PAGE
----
On the weekend we went for a much overdue bushwalk, then hike up a small mountain in a local national park that my mind, body and soul had been seeking for months.
If you’re tired of the constant chatter in your brain or “go-go-go” of your life, forest bathing is a great way to let go of the need to always be doing. Instead of trying to perfect life and yourself, we can take a moment to see the beauty of what us is already there, around all the time – nature.
Common to many cultures—in Japan it’s called shinrin-yoku, in Sweden, friluftsliv and in Germany, waldeinsamkeit.
“The best way to deal with stress at work is to go for a forest bath. I go for shinrin-yoku every lunchtime. You don’t need a forest; any small green space will do. Leave your cup of coffee and your phone behind and just walk slowly. You don’t need to exercise, you just need to open your senses to nature. It will improve your mood, reduce tension and anxiety, and help you focus and concentrate for the rest of the day”. Dr Qing Li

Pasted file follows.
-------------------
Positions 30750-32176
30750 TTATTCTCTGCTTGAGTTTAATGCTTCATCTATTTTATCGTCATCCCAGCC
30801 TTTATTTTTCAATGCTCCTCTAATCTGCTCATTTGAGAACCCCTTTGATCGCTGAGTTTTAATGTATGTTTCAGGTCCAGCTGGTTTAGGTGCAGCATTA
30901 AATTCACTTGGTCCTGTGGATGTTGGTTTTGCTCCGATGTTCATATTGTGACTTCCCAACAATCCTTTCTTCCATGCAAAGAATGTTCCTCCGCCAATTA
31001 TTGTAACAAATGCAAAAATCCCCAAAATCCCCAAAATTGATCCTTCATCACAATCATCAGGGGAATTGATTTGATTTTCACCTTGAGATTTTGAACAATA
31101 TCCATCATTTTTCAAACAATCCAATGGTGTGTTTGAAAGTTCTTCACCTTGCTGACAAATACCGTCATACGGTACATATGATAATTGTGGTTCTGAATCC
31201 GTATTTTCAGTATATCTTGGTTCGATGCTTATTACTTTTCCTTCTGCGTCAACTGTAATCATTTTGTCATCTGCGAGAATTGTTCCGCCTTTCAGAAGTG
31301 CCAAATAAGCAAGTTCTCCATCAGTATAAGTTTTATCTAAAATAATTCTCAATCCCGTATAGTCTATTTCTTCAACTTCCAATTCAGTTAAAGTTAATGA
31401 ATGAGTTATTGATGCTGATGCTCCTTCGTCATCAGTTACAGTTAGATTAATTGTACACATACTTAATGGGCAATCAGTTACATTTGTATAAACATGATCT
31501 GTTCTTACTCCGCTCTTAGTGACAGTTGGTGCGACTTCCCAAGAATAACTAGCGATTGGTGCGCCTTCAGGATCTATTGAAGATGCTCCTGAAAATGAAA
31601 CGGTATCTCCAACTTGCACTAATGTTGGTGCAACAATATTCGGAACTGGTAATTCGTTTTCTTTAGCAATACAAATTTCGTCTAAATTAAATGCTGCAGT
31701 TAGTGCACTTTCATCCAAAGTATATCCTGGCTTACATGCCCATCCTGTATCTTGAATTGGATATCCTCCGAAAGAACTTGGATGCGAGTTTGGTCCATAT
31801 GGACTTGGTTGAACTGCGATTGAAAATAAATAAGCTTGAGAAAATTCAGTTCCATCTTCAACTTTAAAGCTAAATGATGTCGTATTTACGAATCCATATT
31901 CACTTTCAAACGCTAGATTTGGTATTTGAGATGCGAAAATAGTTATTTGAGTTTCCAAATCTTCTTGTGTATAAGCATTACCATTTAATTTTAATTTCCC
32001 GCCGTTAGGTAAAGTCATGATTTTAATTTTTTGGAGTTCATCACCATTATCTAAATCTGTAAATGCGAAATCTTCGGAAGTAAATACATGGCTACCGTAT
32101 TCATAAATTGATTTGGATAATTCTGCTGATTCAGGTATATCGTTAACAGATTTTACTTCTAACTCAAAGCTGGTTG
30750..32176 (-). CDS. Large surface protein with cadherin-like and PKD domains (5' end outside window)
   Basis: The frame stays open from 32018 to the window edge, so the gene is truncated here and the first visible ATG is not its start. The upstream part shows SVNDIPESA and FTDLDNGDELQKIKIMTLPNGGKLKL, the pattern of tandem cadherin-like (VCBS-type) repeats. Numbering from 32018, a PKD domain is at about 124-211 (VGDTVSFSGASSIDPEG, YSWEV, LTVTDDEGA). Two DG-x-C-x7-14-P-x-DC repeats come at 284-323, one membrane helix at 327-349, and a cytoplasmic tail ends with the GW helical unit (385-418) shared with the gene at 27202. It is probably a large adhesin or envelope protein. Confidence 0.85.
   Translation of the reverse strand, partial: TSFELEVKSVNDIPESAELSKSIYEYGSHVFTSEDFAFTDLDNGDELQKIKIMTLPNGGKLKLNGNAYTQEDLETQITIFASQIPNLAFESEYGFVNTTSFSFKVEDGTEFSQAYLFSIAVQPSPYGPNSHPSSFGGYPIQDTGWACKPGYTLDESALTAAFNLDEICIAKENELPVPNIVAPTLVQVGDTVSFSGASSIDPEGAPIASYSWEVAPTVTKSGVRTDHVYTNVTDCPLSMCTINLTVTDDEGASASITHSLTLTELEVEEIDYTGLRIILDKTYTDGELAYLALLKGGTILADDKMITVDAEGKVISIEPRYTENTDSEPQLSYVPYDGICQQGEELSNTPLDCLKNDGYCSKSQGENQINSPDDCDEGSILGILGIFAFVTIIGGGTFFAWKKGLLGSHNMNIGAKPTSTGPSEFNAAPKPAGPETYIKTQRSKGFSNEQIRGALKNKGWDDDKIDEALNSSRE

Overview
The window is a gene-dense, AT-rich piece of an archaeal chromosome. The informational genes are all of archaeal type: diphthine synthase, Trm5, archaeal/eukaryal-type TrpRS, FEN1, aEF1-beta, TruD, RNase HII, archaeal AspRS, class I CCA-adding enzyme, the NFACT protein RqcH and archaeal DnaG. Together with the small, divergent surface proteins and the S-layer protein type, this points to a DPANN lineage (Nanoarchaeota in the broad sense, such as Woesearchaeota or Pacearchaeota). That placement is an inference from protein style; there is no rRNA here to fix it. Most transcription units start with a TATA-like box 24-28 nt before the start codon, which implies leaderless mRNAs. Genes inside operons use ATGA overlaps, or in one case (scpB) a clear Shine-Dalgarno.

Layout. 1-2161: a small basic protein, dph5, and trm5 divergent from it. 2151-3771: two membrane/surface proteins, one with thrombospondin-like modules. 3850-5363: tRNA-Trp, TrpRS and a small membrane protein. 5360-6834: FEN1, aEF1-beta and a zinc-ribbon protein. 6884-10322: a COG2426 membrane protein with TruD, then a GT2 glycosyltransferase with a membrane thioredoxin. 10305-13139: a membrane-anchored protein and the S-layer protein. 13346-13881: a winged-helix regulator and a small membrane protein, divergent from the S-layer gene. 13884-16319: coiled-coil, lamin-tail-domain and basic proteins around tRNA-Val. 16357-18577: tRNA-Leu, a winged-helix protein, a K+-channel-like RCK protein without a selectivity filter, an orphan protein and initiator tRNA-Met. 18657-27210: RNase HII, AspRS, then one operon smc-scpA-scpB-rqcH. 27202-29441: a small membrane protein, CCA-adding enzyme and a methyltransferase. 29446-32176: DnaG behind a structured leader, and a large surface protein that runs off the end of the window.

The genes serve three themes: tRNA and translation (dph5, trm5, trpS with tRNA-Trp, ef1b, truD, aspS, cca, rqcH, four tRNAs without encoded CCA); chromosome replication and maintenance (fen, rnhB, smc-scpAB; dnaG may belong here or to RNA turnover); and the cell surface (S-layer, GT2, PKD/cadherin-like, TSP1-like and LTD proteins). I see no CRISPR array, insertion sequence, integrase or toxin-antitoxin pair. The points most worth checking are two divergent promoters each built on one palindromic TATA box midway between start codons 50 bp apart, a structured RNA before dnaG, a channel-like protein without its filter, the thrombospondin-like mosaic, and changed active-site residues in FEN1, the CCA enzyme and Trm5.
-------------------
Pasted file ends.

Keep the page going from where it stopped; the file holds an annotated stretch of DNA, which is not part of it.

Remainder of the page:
The benefits of Forest Bathing
According to research shared in Dr Li’s book on how to forest bathe, not only does forest bathing-
· reduce stress
· lowering blood pressure and heart rate,
· it’s also been shown to increase energy,
· reduce anxiety and
· improve both our mood—and our sleep…
And it might not just be the act of forest bathing that’s relaxing. Plant phytoncides (natural oils produced by trees to protect them from bugs, fungi and bacteria) may also positively impact our health. And then add in the fact that the concentration of oxygen is higher in forests.
In fact, Japan has a national program designed to encourage people to forest bathe in order to lower stress and boost health!
Why not give Forest Bathing a try?
The good news, you don’t even need a forest, just a green quiet space will do. Just…
· Be willing to slow down and reconnect to yourself!
· Leave your responsibilities and devices behind.
· Use your five senses to attune to your surroundings—and notice what is there.
· Feel into your body. Remember who and what you are—just another part of nature.
Contents of this article gratefully came from another Coach blog.
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